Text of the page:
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Frontier research


Our Quantum Technology funding portfolio is one of the largest in Scotland with a 100-strong research community and 400 outputs cited in the top 10% in the world.

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Many of today's technologies use quantum physics in a wide range of devices from computers to household appliances, from GPS to atomic clocks and lasers. Quantum mechanics has spurred the Information Age. The second 'quantum revolution' will take full advantage of quantum physics' most remarkable properties yet - quantum optics is central to this revolution.

1000 m2 of labs with advanced equipment ranging from laser-based holographic mask fabrication, flip-chip integration of quantum components, to cryogenically cooled, high efficiency superconducting detector arrays. World-class research results in real-world application.

Research Bites

Measuring the smallest magnetic fields

What's the smallest magnetic field sensor you can make?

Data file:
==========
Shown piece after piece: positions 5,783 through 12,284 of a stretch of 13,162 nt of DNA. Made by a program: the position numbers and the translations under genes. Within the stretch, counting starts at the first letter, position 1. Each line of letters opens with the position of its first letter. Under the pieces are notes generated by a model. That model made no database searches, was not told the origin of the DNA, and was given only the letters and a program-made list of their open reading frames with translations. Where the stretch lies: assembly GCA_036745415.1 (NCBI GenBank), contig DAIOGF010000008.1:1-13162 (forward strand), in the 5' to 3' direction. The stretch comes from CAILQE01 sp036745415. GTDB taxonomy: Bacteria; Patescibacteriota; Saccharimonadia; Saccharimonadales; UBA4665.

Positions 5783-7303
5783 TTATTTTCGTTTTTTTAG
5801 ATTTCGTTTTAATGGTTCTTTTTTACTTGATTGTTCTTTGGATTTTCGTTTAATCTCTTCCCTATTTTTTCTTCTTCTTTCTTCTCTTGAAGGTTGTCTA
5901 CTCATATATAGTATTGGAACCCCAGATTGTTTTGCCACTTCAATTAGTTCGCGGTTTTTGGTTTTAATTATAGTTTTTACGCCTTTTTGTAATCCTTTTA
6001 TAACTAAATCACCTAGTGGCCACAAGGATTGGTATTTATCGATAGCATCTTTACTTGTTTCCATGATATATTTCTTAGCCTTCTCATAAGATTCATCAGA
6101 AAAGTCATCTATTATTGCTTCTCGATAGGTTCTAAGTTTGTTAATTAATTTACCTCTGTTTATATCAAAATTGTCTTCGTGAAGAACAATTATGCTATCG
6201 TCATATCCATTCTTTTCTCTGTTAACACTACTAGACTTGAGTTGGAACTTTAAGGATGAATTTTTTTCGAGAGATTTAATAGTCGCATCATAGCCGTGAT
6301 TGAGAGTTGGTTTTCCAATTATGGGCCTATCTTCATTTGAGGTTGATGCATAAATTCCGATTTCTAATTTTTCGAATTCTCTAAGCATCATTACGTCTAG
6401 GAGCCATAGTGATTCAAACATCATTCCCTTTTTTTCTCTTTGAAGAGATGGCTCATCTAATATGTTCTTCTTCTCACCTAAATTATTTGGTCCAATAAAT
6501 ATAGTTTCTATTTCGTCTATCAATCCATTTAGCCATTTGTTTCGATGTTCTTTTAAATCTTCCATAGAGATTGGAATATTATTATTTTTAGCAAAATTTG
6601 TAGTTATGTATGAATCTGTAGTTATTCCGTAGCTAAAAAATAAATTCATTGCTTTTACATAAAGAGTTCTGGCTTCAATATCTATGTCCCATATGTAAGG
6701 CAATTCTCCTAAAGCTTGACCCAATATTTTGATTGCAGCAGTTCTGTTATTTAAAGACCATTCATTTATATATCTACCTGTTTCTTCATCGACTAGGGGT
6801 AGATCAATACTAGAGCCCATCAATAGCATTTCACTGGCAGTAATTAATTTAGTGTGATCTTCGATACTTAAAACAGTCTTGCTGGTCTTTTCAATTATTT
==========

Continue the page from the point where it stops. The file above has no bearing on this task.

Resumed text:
Dr Bonato: What's the smallest magnetic field sensor you can make? Ideally, you would use a single elementary particle, such as an electron.

Well, it turns out this isn't science fiction but something that we can actually do in the lab! In the Quantum Photonics Lab at Heriot-Watt University, we can detect the magnetic properties of single electrons and single atomic nuclei. This allows us to use them as tiny compasses to measure magnetic fields with very high spatial resolution, down to one millionth of a millimetre.

Why do we want to do this?

Such tiny magnetic sensors can be very helpful in nanotechnology: for example, you could use them to determine the structure of single biological molecules, or measure currents in small electronic devices meaning that we can visualise and examine the most specific of elements to an accuracy we never truly thought possible.

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